A long time ago in what seems like a different universe, I was working on an IPO for a company that will have to remain unidentified in a country that never experienced Enlightenment thinking. The company’s CEO and majority owner decided to challenge the local dictator’s political leadership. Dictator X didn’t take kindly to that and decided that a change of ownership of the company was in order. One of the ways he did that was to simply change the share register. “All your shares are belong to me”, he goes. And the keeper of the register does not challenge that because at least one person has already shown up dead in a quarry at that point.
I’m not suggesting that anything like that is happening here yet. But I am worrying about the sanctity of the share register for a couple of reasons.
First, the political environment suggests that many places might be moving towards a more dirigiste system with more political interference into the conduct of companies, with companies being penalized for behavior or policies the political leadership disapproves of.
Second, in our own industry, I’ve seen instances where issuers and gatekeepers (including lawyers) are looking for easy solutions to the existence of inconvenient shareholders. For example, trying to “reverse” the sale of shares that has already taken place by returning the money because of some compliance failure in an offering. Or trying to “cash out” non-accredited shareholders in an acquisition transaction that runs into the “Rule 145 problem” where registering or finding an available exemption is impossible or inconvenient.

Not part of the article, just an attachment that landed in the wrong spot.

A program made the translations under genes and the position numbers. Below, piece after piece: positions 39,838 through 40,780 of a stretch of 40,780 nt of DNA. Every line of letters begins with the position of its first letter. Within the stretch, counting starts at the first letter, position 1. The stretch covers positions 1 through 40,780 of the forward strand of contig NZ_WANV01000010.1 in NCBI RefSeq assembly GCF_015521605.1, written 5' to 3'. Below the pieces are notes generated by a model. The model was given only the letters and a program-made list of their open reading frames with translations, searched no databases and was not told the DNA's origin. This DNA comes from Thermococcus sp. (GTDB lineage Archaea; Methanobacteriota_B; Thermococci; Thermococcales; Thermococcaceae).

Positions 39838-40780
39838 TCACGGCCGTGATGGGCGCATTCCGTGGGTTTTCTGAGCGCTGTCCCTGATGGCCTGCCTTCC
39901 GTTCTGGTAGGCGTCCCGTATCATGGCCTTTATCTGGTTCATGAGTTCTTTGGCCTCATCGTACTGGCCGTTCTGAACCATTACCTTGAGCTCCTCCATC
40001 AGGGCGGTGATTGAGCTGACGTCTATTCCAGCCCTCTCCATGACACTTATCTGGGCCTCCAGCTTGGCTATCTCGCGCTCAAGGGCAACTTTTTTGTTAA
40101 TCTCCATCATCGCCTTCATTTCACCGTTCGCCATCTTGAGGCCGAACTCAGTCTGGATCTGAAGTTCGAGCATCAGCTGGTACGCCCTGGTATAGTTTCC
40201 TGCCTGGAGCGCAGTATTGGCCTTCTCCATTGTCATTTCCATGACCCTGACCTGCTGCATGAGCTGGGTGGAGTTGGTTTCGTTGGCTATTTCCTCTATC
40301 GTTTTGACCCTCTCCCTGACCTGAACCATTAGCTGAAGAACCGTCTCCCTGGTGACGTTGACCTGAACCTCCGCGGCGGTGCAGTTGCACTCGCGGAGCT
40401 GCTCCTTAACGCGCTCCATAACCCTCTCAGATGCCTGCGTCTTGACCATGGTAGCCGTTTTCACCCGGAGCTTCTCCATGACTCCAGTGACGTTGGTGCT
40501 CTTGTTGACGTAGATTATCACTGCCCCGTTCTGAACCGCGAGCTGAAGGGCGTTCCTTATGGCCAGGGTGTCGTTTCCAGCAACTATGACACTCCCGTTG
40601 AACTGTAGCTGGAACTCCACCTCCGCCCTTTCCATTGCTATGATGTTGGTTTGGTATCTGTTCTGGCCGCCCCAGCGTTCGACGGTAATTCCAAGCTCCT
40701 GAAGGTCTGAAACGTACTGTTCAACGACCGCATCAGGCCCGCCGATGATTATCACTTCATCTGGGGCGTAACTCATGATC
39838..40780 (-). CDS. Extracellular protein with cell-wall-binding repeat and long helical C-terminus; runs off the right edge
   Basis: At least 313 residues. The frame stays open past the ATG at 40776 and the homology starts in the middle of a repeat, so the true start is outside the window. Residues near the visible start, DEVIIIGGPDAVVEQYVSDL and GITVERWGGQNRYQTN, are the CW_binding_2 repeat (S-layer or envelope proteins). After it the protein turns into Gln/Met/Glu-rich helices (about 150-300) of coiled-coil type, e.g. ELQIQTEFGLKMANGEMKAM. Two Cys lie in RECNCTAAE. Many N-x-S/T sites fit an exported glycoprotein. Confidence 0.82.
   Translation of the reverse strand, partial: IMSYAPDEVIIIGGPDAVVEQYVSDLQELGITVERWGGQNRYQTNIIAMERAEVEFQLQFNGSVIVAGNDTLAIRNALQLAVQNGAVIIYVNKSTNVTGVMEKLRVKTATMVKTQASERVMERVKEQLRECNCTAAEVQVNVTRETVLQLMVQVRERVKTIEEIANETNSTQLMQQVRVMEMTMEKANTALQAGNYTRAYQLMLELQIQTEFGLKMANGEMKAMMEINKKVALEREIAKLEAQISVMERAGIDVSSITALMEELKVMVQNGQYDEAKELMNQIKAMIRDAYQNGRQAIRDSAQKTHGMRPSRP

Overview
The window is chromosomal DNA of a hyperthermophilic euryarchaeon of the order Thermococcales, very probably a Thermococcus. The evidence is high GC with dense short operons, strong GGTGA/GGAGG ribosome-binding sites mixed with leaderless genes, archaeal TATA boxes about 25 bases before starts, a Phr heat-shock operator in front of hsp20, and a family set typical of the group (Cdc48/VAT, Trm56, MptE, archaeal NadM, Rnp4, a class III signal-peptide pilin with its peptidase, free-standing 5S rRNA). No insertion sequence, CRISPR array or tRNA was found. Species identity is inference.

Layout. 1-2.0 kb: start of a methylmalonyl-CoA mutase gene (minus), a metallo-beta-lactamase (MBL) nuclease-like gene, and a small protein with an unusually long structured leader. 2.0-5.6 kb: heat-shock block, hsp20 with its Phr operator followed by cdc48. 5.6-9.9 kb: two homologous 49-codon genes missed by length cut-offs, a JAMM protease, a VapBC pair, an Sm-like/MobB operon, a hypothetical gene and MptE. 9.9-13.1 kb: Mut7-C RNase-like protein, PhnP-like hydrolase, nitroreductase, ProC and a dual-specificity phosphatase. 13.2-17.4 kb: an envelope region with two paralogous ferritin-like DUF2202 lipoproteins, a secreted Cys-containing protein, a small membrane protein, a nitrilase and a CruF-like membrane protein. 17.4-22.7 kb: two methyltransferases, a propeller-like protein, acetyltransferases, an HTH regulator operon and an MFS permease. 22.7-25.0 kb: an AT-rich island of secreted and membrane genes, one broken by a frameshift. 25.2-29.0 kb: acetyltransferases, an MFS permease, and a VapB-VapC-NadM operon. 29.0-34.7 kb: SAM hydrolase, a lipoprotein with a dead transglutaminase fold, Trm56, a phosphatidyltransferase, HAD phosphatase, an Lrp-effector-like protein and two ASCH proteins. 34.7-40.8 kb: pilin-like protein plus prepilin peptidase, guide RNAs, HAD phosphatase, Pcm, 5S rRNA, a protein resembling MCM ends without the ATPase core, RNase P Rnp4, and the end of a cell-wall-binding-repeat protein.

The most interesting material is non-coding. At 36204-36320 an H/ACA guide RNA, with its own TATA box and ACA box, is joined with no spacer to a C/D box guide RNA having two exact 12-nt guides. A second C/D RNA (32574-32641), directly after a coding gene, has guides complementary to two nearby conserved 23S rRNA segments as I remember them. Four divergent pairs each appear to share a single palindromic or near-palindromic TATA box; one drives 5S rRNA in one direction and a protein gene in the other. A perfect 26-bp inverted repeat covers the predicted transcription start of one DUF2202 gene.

Here's the thing. A share is a bundle of economic and governance rights. Some of those rights are specified by the corporate laws of the state in which a company is incorporated. Some of those rights are set out in the bylaws. State law dictates how rights granted to shareholders may be modified. If a company (or a potential acquiror of the company) finds that having a large number of shareholders, or having non-accredited shareholders, is not part of its plan, then it can only remove them through prescribed means in accordance with corporate law. Neither they nor their agents can just wipe out a shareholder’s rights by throwing money at them if the ability to do so is not specified in law.
Transfer agents, please guard the share registers you are entrusted with. You may be the first line of defense against oligarchs. You are certainly the defender of retail investors. You should be making sure that transfer of (or cancellation of) ownership is made pursuant to the law. If someone wants to remove a shareholder on your register, make sure you have legal advice that says you can do that.
Also, does anyone have an opinion on whether a blockchain-only register would make this issue better or worse?